The UQ method automatically converges to a correct solution, i.e. accurate final Probability Density Function (PDF). However, one can be interested in the convergence of the process, which is divided into two aspects. The first aspect represents the selection process of important increment functions, which is done with our prediction scheme. The second aspect represents our adaptive scheme, which optimally sample each increment function. Our adaptive scheme differentiate between the convergence of the final model (global convergence) and the convergence of each increment function.
The first step in the approximation process represents the selection of important increment functions, i.e. domains which plays a crucial role in the process of approximation. Selecting only important increment functions leads to accurate and cheap approximation. Once the prediction scheme is converged, a linear model is selected to approximate the remaining residual. In other words, we are considering only increment functions which are neglected (not used) in the final model. This linear model is called – Linear model of residuals.
Our prediction scheme deselects increment function based on their statistical influence and only the important increment functions are selected, i.e. increment functions having influence higher than residual defined by the user. This allows reducing the number of required samples and such that speed up the interpolation process.
Our code is designed to consider only increment functions, which could be useful in the process. However, it can happen that the sum of the increment functions with extremely low influence can in the total lead to a significant change in the final PDF. For example, user-set residual is 0.05 and increment functions dF1.2.3, dF1.2.4, dF1.3.4, dF188.8.131.52 have influence around 0.0001 each. This is significantly lower than a user-defined residual and adding these increment functions would cost an additional 54 samples, which is a very high price. Therefore, these increment functions are neglected. Influence of these increment functions is caught with our linear residual model. Therefore, we let the user decide if these increment functions are needed. If one wants to include these increment functions simply reduce the global residual and re-run the learning process. It should be kept in mind, that this will lead to a larger number of samples required.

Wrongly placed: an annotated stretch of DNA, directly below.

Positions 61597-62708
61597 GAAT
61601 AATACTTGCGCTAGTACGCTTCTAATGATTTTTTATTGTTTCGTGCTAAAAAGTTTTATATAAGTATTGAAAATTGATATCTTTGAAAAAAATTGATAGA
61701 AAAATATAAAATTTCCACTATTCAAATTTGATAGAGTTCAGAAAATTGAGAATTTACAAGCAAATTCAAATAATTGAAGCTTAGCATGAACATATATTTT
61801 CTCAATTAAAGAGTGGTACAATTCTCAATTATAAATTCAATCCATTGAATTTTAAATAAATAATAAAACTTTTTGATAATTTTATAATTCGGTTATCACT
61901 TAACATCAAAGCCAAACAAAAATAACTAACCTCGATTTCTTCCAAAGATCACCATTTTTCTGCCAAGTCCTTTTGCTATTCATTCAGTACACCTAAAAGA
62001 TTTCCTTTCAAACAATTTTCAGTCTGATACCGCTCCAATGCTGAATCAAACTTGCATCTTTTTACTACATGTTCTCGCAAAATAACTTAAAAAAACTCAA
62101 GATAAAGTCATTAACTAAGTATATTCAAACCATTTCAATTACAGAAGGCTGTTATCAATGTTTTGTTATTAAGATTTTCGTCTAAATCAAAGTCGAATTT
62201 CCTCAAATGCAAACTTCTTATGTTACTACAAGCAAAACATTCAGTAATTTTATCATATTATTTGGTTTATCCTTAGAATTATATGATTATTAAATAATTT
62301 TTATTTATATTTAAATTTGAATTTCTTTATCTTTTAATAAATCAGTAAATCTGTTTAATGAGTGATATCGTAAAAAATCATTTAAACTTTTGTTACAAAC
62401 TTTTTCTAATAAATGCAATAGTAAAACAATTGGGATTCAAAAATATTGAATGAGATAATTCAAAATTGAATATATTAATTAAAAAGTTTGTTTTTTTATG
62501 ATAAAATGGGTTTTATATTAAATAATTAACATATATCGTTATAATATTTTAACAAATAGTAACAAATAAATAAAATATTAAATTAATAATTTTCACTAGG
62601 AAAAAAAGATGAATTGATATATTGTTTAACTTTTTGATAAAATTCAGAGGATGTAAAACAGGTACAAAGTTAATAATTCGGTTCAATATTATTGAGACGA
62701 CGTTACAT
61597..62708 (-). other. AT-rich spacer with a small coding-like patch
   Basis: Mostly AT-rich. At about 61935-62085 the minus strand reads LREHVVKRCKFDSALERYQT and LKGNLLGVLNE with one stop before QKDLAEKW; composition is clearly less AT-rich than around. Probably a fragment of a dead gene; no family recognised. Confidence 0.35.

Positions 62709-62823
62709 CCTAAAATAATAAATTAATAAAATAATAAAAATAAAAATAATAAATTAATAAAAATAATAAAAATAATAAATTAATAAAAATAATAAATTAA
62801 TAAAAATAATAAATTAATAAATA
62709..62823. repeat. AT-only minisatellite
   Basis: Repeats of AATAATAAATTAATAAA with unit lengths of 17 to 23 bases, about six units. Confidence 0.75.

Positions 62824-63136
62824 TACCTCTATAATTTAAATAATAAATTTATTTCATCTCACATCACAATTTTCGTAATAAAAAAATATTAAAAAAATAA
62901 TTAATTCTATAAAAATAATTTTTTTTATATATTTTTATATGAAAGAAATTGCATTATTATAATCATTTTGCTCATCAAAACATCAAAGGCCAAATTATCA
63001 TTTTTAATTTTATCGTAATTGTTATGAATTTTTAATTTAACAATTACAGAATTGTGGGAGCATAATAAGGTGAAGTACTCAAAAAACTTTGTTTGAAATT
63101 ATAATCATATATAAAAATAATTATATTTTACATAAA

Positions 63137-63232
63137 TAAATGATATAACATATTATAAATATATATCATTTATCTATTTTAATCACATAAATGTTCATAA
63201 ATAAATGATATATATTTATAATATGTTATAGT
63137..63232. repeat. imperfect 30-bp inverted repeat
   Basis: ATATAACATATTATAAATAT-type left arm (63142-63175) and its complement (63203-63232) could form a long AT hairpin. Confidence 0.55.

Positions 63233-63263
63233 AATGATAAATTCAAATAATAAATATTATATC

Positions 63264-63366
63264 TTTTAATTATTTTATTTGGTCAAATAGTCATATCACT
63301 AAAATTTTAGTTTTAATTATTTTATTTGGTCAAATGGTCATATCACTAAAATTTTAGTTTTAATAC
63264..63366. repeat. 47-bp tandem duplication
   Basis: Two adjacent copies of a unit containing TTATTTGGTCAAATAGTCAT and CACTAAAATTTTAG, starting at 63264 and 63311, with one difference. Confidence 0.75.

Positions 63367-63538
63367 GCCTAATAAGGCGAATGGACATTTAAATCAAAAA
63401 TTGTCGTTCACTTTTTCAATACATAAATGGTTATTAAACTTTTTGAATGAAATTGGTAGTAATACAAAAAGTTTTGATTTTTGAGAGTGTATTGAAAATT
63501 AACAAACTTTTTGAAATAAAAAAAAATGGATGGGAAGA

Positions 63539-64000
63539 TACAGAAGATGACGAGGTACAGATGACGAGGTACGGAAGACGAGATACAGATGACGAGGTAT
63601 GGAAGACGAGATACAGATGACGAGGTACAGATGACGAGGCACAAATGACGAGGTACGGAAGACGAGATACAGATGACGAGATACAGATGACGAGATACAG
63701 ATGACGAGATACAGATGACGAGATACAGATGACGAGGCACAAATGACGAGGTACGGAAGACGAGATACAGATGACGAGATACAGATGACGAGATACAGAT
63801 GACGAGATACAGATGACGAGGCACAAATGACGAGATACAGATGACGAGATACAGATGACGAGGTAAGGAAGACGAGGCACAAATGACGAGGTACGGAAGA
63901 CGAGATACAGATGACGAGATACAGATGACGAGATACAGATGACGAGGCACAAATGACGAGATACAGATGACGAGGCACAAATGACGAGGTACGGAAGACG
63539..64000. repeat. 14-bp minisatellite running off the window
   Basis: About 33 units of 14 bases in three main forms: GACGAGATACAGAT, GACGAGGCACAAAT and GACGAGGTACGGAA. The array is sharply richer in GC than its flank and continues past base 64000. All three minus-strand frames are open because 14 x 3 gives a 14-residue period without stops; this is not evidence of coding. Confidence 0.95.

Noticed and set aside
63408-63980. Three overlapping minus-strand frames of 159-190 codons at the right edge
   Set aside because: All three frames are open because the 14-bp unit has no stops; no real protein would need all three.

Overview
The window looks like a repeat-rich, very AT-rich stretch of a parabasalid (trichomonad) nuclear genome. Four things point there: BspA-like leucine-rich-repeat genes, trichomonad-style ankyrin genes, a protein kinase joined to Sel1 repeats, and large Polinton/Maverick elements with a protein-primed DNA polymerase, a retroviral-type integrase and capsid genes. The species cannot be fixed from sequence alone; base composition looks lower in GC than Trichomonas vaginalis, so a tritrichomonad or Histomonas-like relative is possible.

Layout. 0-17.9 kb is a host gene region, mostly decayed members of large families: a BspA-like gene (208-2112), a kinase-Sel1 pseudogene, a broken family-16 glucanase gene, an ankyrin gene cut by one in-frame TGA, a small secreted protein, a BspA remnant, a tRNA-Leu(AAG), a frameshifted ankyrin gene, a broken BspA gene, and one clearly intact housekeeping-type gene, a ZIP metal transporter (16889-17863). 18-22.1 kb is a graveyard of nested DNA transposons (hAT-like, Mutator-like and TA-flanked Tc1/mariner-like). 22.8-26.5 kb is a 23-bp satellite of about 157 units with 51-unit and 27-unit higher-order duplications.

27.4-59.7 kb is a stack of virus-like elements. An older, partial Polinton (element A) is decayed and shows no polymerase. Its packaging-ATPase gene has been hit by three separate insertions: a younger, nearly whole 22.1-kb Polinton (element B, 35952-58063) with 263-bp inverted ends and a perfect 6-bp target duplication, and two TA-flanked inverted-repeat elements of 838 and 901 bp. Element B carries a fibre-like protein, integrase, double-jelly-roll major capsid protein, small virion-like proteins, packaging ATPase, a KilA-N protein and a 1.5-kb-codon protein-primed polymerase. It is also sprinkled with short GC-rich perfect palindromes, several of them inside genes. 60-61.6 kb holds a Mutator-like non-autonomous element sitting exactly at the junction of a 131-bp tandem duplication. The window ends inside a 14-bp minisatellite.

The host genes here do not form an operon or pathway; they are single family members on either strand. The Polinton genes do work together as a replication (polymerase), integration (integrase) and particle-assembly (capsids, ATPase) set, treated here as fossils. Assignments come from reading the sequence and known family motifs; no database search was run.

Linear model is selected due to the assumption that the least complex model capable to perform statistical propagation is linear. In other words, any complex function can be approximated with a linear model, if its influence is negligible. In this case, the linear model serves as an estimator of residual. Therefore, adding results of the linear model to the final model serves as an estimator of influence of the neglected increment functions. One can consider the function as converged if a change in the final distribution is negligible. NOTE: For non-normal distributions, large values of variance for the linear model can lead to a very small change in the final model. Therefore, it is suggested to visually check the final distribution.
A very important aspect of the linear model is its conservatives. In other words, in reality, the real influence of neglected increment functions will be lower than predicted by the linear model. Thus one can expect only smaller changes in the final model than predicted by the linear model. Another property of the linear model is that it naturally converges to zero if all increment functions are used. Therefore, the residual of the model diminishes as more increment functions are included in the final model.
This type of convergence is commonly known and understood. In each iteration, once the samples are added to the domain and the final model is build, the final model is checked if it is accurate enough, i.e. the residual of the expected value and the variance is bellow given threshold. The equation for the residual of the expected value reads:
and the residual of the variance reads: